The start of the 2016 F1 season marks 40 years since the respected motor sport commentator, analyst and broadcaster made his television debut. Whilst still racing in 1976, David was invited to cover the Pocono 500 with Ken Squire on CBS.
A life in the media wasn’t something he had planned, yet his diverse and colourful racing career made him the perfect candidate to commentate on a wide range of motor racing across America.
“When the racing stopped, the TV kept going, now here I am in 2016, 40 years this year since I did my first broadcast.”
Covering the Melbourne Grand Prix for NBC in America meant David spent the weekend pulling all-nighters with the 15 hour time difference. “We went on the air at midnight and we came off the air just before 4am” he said of the race coverage at Albert Park.
A 3 hour flight back from Connecticut to his home in Florida ensured he was back in time for Sunday lunch. Once David had time to catch up with his family (and some sleep) he spoke to me to reflect on his thoughts on Fernando Alonso’s crash.
“It was a particularly violent crash and he’s extremely lucky . . . Another couple of inches and it could have been all over”.
The accident sparked huge debate amongst F1 fans on the validity of the ‘Halo’ concept, providing head protection for the open cockpit and will undoubtedly be the main topic of debate for the coming months.
“I think that Halo is a good idea . . . If you remember, many years ago people said that mandatory fitting of seatbelts in cars would be terrible and lethal because people would get trapped and when the car caught fire they wouldn’t be able to get them out.”
For F1 fans of the modern era, Jules Bianchi’s death was their ‘Senna moment’. The death of Ayrton Senna at Imola in 1994 started a revolution in driver safety. Radical changes in protocol meant that Bianchi’s death was the first we had seen in F1 for over 20 years.
David reminds us that there will always be an element of danger and risk in motor racing and that we shouldn’t expect this to be the answer. Instead, it should provoke more radical thinking in the practicalities of the safety feature.
“Halo would not have saved Bianchi because the Halo will have limited strength . . . Those are the kinds of things they are going to have to weigh up when they design and manufacture it”. Halo is not a matter of divine intervention, more a step in the right direction.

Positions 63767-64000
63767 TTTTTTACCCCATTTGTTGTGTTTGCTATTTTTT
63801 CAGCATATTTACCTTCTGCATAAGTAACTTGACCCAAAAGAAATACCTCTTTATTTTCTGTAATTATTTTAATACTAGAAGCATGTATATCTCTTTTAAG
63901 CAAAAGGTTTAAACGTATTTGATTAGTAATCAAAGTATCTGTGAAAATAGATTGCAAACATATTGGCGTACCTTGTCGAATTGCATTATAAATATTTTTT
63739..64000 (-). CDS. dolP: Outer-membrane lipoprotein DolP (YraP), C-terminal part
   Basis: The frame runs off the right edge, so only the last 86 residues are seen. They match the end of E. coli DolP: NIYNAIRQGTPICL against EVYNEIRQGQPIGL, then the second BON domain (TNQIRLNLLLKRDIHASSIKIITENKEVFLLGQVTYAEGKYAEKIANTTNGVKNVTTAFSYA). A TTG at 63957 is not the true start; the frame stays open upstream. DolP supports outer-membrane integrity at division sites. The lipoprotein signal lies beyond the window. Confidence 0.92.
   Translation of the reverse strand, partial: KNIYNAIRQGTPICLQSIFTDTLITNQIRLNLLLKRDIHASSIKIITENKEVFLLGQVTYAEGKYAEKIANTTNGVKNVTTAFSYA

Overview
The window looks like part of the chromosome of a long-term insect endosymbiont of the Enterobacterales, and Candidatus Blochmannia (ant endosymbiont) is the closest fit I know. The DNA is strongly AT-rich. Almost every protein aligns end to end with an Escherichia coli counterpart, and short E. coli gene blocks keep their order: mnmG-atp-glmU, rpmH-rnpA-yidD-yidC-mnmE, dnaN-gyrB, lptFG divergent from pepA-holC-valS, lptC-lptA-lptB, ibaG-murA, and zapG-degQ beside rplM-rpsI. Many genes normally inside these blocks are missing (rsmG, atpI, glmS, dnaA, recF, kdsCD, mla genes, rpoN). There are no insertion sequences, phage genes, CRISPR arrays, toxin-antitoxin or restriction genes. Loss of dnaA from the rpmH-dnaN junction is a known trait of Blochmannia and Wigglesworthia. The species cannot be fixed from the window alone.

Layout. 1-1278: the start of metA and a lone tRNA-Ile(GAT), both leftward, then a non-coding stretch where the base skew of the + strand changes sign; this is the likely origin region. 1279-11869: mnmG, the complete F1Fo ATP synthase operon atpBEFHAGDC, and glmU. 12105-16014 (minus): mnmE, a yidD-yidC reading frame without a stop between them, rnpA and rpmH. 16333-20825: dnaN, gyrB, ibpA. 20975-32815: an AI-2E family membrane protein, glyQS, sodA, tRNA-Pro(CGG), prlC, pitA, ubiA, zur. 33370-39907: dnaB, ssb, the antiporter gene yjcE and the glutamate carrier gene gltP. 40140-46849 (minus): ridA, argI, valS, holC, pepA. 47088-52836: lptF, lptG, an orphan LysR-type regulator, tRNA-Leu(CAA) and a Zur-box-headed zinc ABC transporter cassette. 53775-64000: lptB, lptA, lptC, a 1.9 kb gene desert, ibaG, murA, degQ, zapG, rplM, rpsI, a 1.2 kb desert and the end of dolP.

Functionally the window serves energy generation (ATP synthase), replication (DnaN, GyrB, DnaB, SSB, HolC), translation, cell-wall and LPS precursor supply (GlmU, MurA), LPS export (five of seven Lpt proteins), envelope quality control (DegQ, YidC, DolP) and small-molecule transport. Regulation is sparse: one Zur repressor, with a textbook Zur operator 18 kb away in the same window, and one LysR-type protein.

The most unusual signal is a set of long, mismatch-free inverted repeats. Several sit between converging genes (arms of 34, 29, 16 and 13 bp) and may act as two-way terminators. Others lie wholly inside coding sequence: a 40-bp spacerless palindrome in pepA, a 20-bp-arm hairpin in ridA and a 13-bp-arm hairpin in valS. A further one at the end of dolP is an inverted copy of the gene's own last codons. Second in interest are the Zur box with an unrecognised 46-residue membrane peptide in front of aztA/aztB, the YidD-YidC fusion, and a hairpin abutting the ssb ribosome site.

Prior to his F1 debut in 1965, David also experienced a life or death scenario – albeit not on the track…
“I was going to drive for Tim Parnell’s Lotus BRM at Clermont in the French Grand Prix but to get the car there I had to tow it there in my road car.
I was on the way to Tim Parnell’s factory down near Slough and a laundry van was coming the other way. It stopped to turn right into a yard and unfortunately didn’t see me coming and I slammed into the side of it and broke my arm, my nose, my jaw… so that was my formula one debut.”
Despite David being hospitalised and understandably shaken by such a dramatic introduction to F1, I was surprised to hear of the repercussions…
“I was in hospital for a couple of weeks and it took some time for my arm to heal so about 5 weeks later I had my first race. I went to Croft and won in the Lola T70, so that was a good comeback.”
David’s stock rose further in 1966 at the Syracuse Grand Prix where he finally managed to drive Tim Parnell’s BRM car in his non-Championship F1 debut.
“I drove Tim’s car there in Syracuse and came third behind the two factory Ferrari’s with Surtees and Bandini”.
This was a tremendous highlight for Hobbs, standing on the podium with British F1 legend John Surtees and Lorenzo Bandini, the Italian driver who tragically died only a year later at the Monaco Grand Prix.
“I thought it would lead to much bigger and better things.
I didn’t really follow up enough myself, I was assuming that everyone else would call me because I came 3rd on my debut.”
And why not? How did a British driver who achieved a podium on his Formula 1 debut behind the two factory Ferrari’s not attract the attention of the other teams? It certainly reminds us that F1 was just as competitive then as it is now.
This was highlighted at his debut in the British Grand Prix at Silverstone in July 1967, a race won by Jim Clark, but that also included Jack Brabham, Graham Hill, Jackie Stewart and Bruce McLaren. Hobbs finished a respectable 8th.
“I only did a handful of Grand Prix but in the modern system I would have got points”.
Despite only competing in six Championship Grand Prix, David Hobbs achieved five top-ten finishes between 1967 and 1974. Perhaps if he had pushed himself harder to get the attention of the bigger teams we may be talking about a former British Formula One World Champion.